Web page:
Trust Your Eyes
By Linwood Barclay, Doubleday Canada, 496 pages, $22
Linwood Barclay has taken a chance in Trust Your Eyes, his 11th novel, and it pays off. This is, by far, his best yet. Even better, it promises well for future books.
The main plot is a riff on Rear Window, but instead of an broken-legged journalist, we have solitary schizophrenic Thomas Kilbride. Thomas spends his days travelling the Earth via a computer program that sounds a lot like Google Maps. On one of his virtual journeys, he sees a murder. But who is going to believe a madman? Thomas tries to tell his brother, Ray, what he has seen, but it’s mixed in with CIA conspiracy theories and the flotsam of a mixed-up mind.
Then a photograph shows up that proves Thomas wasn’t hallucinating. But just as Ray sees the truth of his brother’s story, the photo vanishes and the pair are enveloped in a real conspiracy, one that may kill them both.
Barclay tends to overly complicated plots, so there are a couple of side stories that could have been cut, but that’s a minor flaw. Trust Your Eyes is a terrific thriller, and readers are already debating whether Thomas is a schizophrenic or high-functioning autistic. When folks get that involved with a character, a book is near perfect
In the Darkness
By Karin Fossum, translated by James Anderson, Random House, 314 pages, $22
Fossum’s very first Konrad Sejer novel, published in Norway in 1995, will fill in some gaps for fans of the series. It also shows just how well she constructs a mystery. Along with Sejer and the cops, we have a dead man in the river and a woman named Eva, who finds the body; she doesn’t call the police, but someone else. And what does it all have to do with a dead prostitute who is already on Sejer’s mind? This clever, elegant policier shows why Fossum is hailed as the Ruth Rendell of Nordic crime.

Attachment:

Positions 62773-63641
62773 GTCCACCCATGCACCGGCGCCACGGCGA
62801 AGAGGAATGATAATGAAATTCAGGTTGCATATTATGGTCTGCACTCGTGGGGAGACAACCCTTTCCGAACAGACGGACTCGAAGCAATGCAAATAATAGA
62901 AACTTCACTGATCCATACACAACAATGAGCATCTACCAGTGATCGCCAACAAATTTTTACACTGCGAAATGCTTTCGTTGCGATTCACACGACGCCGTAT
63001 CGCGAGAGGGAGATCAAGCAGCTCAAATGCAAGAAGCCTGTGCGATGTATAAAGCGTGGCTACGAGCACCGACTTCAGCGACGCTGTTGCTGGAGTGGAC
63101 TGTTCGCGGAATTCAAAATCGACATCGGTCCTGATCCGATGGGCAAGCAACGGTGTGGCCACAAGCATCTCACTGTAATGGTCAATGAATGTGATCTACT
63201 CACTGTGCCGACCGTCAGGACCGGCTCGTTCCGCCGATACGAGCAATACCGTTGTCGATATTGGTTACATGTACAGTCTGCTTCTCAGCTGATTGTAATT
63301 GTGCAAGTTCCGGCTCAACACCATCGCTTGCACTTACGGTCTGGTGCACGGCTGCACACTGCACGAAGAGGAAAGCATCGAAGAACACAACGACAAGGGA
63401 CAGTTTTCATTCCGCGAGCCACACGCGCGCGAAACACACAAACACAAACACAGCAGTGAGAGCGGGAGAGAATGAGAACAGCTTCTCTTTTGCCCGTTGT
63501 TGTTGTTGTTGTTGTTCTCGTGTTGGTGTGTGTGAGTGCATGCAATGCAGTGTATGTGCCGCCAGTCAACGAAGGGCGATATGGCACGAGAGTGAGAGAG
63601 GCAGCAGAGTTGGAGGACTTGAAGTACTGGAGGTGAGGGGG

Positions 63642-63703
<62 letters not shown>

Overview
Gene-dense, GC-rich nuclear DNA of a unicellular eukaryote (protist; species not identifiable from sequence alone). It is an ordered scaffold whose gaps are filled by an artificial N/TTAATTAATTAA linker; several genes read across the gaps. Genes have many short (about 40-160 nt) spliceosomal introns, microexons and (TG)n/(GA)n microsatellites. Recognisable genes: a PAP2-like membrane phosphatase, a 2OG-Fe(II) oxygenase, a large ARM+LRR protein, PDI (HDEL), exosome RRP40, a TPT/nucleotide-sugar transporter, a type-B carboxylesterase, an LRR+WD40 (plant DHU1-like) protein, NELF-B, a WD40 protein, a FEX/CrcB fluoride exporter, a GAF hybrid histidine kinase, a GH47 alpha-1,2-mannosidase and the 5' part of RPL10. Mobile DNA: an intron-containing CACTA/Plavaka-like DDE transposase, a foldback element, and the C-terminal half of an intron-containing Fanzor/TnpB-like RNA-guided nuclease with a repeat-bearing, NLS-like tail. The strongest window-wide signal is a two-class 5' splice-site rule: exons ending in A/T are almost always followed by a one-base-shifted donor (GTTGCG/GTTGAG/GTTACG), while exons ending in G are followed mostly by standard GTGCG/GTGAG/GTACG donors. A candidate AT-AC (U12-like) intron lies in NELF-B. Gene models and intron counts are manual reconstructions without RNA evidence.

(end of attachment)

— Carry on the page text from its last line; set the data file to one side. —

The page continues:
Death in Breslau
By Marek Krajewski, translated by Danusia Stok, Melville House, 256 pages, $24.95
A first glance, one might dismiss this as a reprise of Philip Kerr’s brilliant Berlin Noir books, but Breslau’s Police Inspector Eberhard Mock is no Bernie Gunther. It’s 1933 in the Silesian city, and Mock is faced with the brutal rape and murder of the daughter of a local noble who is connected to the Nazis. Mock finds a convenient suspect – an epileptic Jewish man – and closes the case. But the case reopens, and Mock must find the real killer or face a concentration camp himself. This is the first of four Mock novels. It promises to be a great quartet.
The Red Pole Of Macau
By Ian Hamilton, Anansi, 336 pages, $19.95
Ava Lee, that wily, wonderful hunter of nasty business brutes, is back in her best adventure ever. Her brother, Michael, is in trouble. There’s a multimillion-dollar deal in Macau that looked great, but the developers want another $80-million to keep the concrete pouring. Michael wants out, the bank wants money and Ava’s father is willing to spend his last buck to save Michael’s deal. Enter Ava and an old client, Ms. May Ling Wong, and a trip into the money pit of Hong Kong and some very dangerous people. If you haven’t yet discovered Ava Lee, start here.
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